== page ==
Beneficiaries not named as the wrongful death representative are not without recourse. Anyone claiming to qualify as a wrongful death representative may intervene in the separate appointment proceeding as a matter of right and may file motions to reconsider the appointment of a wrongful death representative. Wyo. Stat. Ann. § 1-38-103(b).
Who Can Serve As the Wrongful Death Representative Under Wyoming Law?
Wyoming Statute § 1-38-104 sets forth the factors for who can serve as a wrongful death representative under Wyoming law. The court must determine the person who will best represent the interests of the potential beneficiaries of the action as a whole by considering:
- The familial or other relationship of the person making application to the decedent;
- The interests of the person making application in relation to the interests of other potential beneficiaries as a whole;
- Actions taken to secure appointment as the wrongful death representative and to protect the interests of all potential beneficiaries;
- Such other factors as the court deems relevant.
The order appointing the wrongful death representative cannot be appealed, but the court may entertain a motion to reconsider the appointment of the wrongful death representative.
Why Can’t a Beneficiary Intervene In a Wrongful Death Action?
A beneficiary can’t intervene in a wrongful death action because Wyoming law only allows the action to be brought by the appointed wrongful death representative. The Wyoming Supreme Court explained:
In accordance with the statutory framework, Ms. Mills was appointed the wrongful death representative for Mrs. Linn. Undoubtedly, as Mrs. Linn’s daughters, Ms. Archer or Ms. Farley would have “qualified” as her wrongful death representative under section 104. Either could have intervened in the appointment action as a matter of right. Neither of them sought to intervene in that action nor filed a motion to reconsider the appointment of Ms. Mills as the wrongful death representative. See Wyo. Stat. Ann. §§ 1-38-103(b) and 1-38-104.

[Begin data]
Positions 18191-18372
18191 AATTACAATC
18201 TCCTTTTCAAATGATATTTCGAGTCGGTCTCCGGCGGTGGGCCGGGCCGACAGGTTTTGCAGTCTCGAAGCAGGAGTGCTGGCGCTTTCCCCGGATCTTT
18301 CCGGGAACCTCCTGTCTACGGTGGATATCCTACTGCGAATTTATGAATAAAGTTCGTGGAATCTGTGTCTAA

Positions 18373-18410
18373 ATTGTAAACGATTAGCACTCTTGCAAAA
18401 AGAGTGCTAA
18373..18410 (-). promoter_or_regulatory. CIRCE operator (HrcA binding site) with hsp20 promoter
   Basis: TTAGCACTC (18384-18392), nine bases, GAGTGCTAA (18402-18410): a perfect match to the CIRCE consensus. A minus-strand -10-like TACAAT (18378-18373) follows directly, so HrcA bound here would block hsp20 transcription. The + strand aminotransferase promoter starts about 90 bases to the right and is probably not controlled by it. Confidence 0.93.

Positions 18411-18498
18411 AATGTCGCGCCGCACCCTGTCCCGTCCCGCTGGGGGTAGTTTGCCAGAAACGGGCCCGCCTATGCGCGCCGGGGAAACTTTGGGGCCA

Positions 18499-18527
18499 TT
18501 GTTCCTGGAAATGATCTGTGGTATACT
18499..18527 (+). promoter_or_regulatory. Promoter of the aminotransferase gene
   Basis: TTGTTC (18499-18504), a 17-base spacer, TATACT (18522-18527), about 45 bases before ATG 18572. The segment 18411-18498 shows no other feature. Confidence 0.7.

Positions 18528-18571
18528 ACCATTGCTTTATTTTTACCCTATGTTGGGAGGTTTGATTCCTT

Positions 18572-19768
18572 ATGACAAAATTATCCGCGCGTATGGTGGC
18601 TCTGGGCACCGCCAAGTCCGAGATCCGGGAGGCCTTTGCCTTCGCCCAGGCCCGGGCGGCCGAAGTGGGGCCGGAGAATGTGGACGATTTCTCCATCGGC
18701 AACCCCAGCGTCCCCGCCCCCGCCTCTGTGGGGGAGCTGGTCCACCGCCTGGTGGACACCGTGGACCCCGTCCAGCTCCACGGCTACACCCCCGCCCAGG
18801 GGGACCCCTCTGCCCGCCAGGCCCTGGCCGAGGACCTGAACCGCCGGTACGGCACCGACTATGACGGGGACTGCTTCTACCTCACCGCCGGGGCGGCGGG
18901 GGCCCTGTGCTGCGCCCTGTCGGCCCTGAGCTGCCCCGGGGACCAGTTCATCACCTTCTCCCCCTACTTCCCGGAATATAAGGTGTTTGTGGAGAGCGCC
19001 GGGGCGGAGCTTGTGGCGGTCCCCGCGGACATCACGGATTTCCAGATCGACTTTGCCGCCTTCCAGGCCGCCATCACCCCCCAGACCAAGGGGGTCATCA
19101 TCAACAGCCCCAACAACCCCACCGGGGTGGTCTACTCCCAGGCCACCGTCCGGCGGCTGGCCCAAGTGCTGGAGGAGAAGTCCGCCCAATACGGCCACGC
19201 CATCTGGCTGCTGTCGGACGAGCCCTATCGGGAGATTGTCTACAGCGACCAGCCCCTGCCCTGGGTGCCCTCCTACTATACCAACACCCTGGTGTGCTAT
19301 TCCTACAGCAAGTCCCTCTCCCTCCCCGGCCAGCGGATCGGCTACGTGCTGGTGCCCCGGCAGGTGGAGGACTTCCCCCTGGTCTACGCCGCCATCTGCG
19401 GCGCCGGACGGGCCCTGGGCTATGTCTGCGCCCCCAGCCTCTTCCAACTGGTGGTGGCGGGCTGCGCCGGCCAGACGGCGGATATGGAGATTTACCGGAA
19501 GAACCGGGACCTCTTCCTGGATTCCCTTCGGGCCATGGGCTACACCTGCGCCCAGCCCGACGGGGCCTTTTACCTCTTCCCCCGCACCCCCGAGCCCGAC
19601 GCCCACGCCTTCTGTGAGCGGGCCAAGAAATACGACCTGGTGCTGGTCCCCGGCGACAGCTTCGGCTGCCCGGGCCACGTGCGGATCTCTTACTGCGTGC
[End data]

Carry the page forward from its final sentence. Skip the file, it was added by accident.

Instead, Ms. Archer and Ms. Farley sought to intervene in this separate wrongful death action brought by Mrs. Linn’s wrongful death representative, Ms. Mills. The statute allows only one plaintiff in wrongful death actions—the wrongful death representative. Wyo. Stat. Ann. § 1-38-102(a); supra ¶ 10. Ms. Mills is Mrs. Linn’s wrongful death representative. Ms. Archer and Ms. Farley’s intervention is precluded.
The Wyoming wrongful death statutes require that a wrongful death action be brought by the duly appointed wrongful death representative for the benefit of all the beneficiaries. Beneficiaries, unless appointed as the wrongful death representative are barred from intervening in wrongful death actions. The Wyoming Supreme Court affirmed the lower court’s denial of the daughters’ motion to intervene in the wrongful death action.